One of Australia’s top communications law think tanks has challenged the legality of online service provider privacy agreements with consumers in a new report released yesterday.
The report, prepared by UTS’ Communications Law Centre (CLC) and funded by the Australian Communications Consumer Action Network (ACCAN), found that such agreements have the potential to be interpreted as unfair, unconscionable or misleading under domestic consumer laws.
The report, which was launched at ACCAN’s annual conference yesterday provided an exhaustive analysis of the legal status of so-called “clickwrap” and “browserwrap” methods for obtaining consumers’ consent to collect and use their personal information.
The primary difference between the two methods of obtaining consent is that the latter requires a consumer to visit a web location or page to discover a service provider’s privacy terms while the latter requires consumers to mouse ‘click’ a button or tick a box to agree to a set of terms before using piece of software — typically during the installation process — before using it.
The authors of the report explored myriad legal dimensions of the use of such agreements and contracts, and speculated that an Australian court may find that that lack of time given to consumers to review these lengthy documents could be construed as unconscionable.
The report’s authors were also concerned that a lack of alternative services for consumers may create a power imbalance that would lead to a state in which contractual terms could be construed as unconscionable.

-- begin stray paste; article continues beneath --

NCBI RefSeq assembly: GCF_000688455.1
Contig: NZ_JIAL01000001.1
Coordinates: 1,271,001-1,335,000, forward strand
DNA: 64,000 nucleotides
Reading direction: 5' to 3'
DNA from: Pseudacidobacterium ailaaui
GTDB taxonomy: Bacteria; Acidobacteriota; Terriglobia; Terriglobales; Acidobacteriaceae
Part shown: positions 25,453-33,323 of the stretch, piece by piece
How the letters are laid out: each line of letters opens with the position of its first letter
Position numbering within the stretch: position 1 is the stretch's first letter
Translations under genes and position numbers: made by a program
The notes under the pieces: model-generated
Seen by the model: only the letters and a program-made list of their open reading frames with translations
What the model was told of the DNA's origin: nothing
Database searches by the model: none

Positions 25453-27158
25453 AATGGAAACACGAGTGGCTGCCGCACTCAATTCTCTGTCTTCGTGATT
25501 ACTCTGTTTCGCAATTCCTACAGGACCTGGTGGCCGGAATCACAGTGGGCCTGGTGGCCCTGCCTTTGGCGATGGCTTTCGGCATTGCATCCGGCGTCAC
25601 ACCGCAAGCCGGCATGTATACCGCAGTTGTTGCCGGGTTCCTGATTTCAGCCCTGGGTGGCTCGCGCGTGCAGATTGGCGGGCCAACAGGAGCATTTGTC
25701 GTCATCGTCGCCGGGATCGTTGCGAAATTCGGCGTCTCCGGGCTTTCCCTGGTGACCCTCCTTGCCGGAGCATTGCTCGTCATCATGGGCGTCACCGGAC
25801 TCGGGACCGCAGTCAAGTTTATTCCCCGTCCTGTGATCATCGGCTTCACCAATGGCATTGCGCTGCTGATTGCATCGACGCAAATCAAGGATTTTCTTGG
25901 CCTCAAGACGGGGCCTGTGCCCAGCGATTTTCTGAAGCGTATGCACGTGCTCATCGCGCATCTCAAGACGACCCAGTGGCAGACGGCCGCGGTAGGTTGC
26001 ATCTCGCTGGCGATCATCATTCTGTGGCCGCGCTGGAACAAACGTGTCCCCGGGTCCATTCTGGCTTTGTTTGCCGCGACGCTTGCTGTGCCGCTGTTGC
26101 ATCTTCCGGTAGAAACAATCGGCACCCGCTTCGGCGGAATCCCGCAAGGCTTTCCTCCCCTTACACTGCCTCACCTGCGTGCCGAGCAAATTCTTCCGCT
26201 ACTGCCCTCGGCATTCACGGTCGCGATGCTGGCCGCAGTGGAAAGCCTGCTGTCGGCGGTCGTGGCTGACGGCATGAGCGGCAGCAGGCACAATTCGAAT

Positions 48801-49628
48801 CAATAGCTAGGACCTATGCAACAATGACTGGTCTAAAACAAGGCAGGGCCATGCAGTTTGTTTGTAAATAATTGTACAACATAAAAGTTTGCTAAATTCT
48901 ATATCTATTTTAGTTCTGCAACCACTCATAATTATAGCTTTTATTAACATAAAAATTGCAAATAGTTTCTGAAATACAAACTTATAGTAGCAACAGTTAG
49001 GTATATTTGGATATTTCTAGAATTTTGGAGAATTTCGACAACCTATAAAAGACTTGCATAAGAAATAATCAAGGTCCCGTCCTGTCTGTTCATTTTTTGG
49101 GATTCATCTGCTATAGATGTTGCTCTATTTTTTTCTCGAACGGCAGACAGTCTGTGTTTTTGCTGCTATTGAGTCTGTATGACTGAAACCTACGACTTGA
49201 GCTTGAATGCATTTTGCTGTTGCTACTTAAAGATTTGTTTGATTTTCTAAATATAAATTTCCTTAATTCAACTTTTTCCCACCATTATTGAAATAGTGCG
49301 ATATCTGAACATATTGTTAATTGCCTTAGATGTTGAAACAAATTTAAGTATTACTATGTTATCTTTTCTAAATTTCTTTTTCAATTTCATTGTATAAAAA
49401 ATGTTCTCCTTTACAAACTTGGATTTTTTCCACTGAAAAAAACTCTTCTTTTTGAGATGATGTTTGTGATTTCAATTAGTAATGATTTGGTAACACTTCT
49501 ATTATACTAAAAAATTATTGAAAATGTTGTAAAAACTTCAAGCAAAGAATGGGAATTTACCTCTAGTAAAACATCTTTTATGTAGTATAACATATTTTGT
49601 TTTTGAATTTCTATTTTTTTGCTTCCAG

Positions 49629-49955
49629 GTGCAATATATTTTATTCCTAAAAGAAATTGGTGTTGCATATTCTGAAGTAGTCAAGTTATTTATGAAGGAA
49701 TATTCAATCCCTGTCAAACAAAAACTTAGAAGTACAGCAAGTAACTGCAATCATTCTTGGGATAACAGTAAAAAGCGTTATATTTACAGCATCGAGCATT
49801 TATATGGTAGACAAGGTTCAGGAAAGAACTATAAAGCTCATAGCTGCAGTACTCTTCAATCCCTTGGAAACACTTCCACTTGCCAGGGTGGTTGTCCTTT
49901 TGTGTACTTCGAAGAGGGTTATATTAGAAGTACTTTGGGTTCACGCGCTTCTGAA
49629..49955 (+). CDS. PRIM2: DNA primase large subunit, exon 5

Equally, unilateral ability on the part of the provider to vary the terms of these contracts and agreement in combination with the use of excessively complex legalise may expose such contracts to claims of unfairness.
The reports’ authors were particularly concerned about contracts that sought “informed consent” for consumers to allow their data to be moved offshore to avoid liability under section 8 of the Australian Privacy Principles or APPs.
APP 8 requires service providers not to move information offshore and expose it to the third party providers unless they’re willing to guarantee that those third parties handle the information in a manner consistent with Australia’s APPs overall.
The report’s authors also explored whether blanket statements providers’ made with respect to privacy could leave them open to subject to challenge under Australian Consumer Law as misleading, particularly with respect to section 18 of the legislation. Section 18 deals with non-compliance with privacy policies.
“As ‘puffery’ may in some circumstances be conduct falling under section 18, it should be queried whether ubiquitous statements such as ‘We take your privacy seriously’ and ‘We do everything possible to protect your personal information’ (when neither is a reflection of reality) might in certain circumstances be misleading or deceptive,” the report’s authors wrote.
The CLC recommended further research into consumer behaviour when confronting privacy options and controls. It also recommended that consumers be given greater control over their privacy by being better informed about how their information is sold, aggregated and analysed.
It also warned against allowing providers to “bundle consent” in lengthy documents for which consumers may be opaque and excessively complex.